Unlike some other cars roaming the roads, both of these EV’s are fit with a high definition large format touch screen. Their digital displays are used to control the entirety of their respective vehicles giving us a glimpse into the buttonless future.
Like most next generation vehicles, both of these have a tech-oriented approach. As we push towards this “do less, have more” entitled future, tech is becoming the primary focus in today’s automotive landscape. Tesla has proven to the world that over-the-air software updates simply work, and consumers demand it.
With OTA, Tesla has been able to continuously improve their vehicles. Tesla is able to take feedback and suggestions from its community to keep their customer base constantly marveling at the brand as it’s always evolving.
Ford, in turn, is looking to take a similar approach. However, only time will tell what the company does with its latest tech-oriented push. That said, the Ford Mustang Mach-E is said to be suited for over-the-air update compatibility.
In this decade, you can’t talk tech without discussing self-driving capabilities. The ongoing race to a ‘robotaxi’ future is currently a priority at every automaker. With its OTA updates, Tesla has been able to continuously improve their autonomous features adding updates like red light recognition and other significant stepping stones towards a full self-driving future.
Meanwhile, with a 40% stake in Argo AI, Ford’s own path to fully autonomous vehicles could potentially be promising. The first major Ford OTA update has already been boldly announced with the addition of hands-free driving said to be coming sometime next year. With standard adaptive cruise controls and their upcoming hands-free driving capabilities, Ford is hoping to challenge Elon Musk and Team Tesla.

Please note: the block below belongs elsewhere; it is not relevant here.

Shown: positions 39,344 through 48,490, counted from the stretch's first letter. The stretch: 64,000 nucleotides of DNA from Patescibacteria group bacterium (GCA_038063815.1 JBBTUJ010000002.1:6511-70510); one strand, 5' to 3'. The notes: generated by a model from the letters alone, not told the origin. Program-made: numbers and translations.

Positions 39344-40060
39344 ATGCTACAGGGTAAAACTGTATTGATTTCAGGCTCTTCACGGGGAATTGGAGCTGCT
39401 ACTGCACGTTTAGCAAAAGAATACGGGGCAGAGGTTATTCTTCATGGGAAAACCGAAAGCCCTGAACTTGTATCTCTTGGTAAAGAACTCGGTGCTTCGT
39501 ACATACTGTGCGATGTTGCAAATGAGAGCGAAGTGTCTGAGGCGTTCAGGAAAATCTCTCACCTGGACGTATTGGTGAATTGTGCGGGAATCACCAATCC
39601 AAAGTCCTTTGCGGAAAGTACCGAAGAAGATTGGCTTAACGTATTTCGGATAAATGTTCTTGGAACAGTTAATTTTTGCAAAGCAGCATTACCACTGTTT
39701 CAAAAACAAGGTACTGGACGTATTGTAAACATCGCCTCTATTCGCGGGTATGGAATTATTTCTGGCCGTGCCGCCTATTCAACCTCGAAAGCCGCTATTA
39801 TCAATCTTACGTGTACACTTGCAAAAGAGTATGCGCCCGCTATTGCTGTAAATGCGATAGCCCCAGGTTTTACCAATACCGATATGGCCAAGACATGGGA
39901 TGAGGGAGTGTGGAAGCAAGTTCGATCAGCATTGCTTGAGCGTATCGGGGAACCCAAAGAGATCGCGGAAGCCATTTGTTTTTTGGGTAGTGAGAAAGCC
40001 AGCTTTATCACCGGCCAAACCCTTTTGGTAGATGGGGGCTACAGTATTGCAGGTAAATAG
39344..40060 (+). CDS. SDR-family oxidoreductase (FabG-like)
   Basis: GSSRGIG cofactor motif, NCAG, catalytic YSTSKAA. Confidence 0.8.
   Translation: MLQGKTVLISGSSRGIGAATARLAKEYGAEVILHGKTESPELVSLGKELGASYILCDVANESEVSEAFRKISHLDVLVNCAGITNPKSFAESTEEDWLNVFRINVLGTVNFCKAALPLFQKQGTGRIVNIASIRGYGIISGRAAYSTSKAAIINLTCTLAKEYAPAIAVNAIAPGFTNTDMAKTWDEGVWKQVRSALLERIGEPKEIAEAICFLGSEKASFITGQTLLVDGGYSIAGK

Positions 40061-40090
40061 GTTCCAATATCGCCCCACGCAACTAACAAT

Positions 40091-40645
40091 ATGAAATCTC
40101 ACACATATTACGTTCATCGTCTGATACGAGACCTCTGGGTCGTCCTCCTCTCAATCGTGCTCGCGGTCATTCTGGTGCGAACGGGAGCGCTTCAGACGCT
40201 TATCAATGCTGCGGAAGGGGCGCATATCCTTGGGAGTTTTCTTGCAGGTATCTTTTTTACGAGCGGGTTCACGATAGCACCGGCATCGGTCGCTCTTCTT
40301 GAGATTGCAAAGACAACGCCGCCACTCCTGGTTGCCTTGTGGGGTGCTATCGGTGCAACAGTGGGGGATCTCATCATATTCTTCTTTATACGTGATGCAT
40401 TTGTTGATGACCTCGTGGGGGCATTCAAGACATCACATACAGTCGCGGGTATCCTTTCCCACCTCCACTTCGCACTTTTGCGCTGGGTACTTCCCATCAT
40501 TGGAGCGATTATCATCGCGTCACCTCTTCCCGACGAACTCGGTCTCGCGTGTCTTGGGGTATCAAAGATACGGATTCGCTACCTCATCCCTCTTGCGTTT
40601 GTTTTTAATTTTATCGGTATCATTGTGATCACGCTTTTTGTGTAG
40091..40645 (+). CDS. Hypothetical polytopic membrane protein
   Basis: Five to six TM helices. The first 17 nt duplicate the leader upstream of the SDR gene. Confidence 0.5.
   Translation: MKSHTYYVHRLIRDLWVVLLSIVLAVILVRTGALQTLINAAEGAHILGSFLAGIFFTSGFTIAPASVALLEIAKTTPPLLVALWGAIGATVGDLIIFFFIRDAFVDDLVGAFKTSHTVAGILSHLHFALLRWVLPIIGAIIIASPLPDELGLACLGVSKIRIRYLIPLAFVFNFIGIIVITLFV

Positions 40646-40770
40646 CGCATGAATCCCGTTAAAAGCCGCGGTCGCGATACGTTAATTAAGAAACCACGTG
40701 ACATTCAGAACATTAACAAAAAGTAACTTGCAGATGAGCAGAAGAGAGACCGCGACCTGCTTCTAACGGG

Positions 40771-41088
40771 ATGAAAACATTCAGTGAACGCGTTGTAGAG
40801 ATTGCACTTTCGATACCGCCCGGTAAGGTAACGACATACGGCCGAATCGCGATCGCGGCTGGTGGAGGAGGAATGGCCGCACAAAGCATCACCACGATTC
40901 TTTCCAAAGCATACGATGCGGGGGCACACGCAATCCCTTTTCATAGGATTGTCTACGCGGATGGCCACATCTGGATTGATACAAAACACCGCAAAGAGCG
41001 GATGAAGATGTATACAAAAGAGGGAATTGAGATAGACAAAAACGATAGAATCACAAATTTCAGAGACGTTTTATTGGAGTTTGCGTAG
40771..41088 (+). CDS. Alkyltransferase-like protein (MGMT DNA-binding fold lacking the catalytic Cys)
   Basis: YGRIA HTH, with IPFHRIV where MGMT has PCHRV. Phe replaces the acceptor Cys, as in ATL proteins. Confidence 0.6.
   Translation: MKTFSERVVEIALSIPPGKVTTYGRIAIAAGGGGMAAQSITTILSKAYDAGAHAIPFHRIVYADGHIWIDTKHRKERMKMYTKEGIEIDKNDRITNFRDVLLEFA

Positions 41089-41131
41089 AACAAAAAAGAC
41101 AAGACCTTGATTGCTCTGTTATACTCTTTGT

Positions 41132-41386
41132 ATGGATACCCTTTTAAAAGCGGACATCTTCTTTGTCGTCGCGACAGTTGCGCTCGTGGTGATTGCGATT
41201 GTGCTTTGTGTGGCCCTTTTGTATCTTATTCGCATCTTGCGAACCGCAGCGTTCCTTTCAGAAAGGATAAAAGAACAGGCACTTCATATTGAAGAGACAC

That said, with billions of miles of real-world driving data from Tesla’s worldwide fleet of cars, the Silicon Valley automaker has no direct competition to speak of — it will be difficult for Ford (or any other automaker for that matter) to catch up in this area.
Ford hasn’t built up a charging network of its own yet. Instead, the FordPass Charging Network was cobbled together using a patchwork of other charging networks such as Electrify America, Chargepoint, and third-party chargers — placing them all under one umbrella.
Tesla also has access to most of these third-party chargers. But, Tesla also has its own massive Supercharger Network which enables its chargers to be readily available, consistent, fast, easy-to-use, and spaced properly for long road trips all over the US.
While Ford’s approach will enable road trip charging, the Supercharger network gives Tesla a proprietary edge (for now).
Nevertheless, both electric cars will travel long distances and provide countless road trip adventures — while driving, happily, with zero tailpipe emissions.
An earlier version of this article appeared on EVBite. EVBite is an electric vehicle specific news site dedicated to keeping consumers up-to-date on any developments in the ever-expanding EV landscape.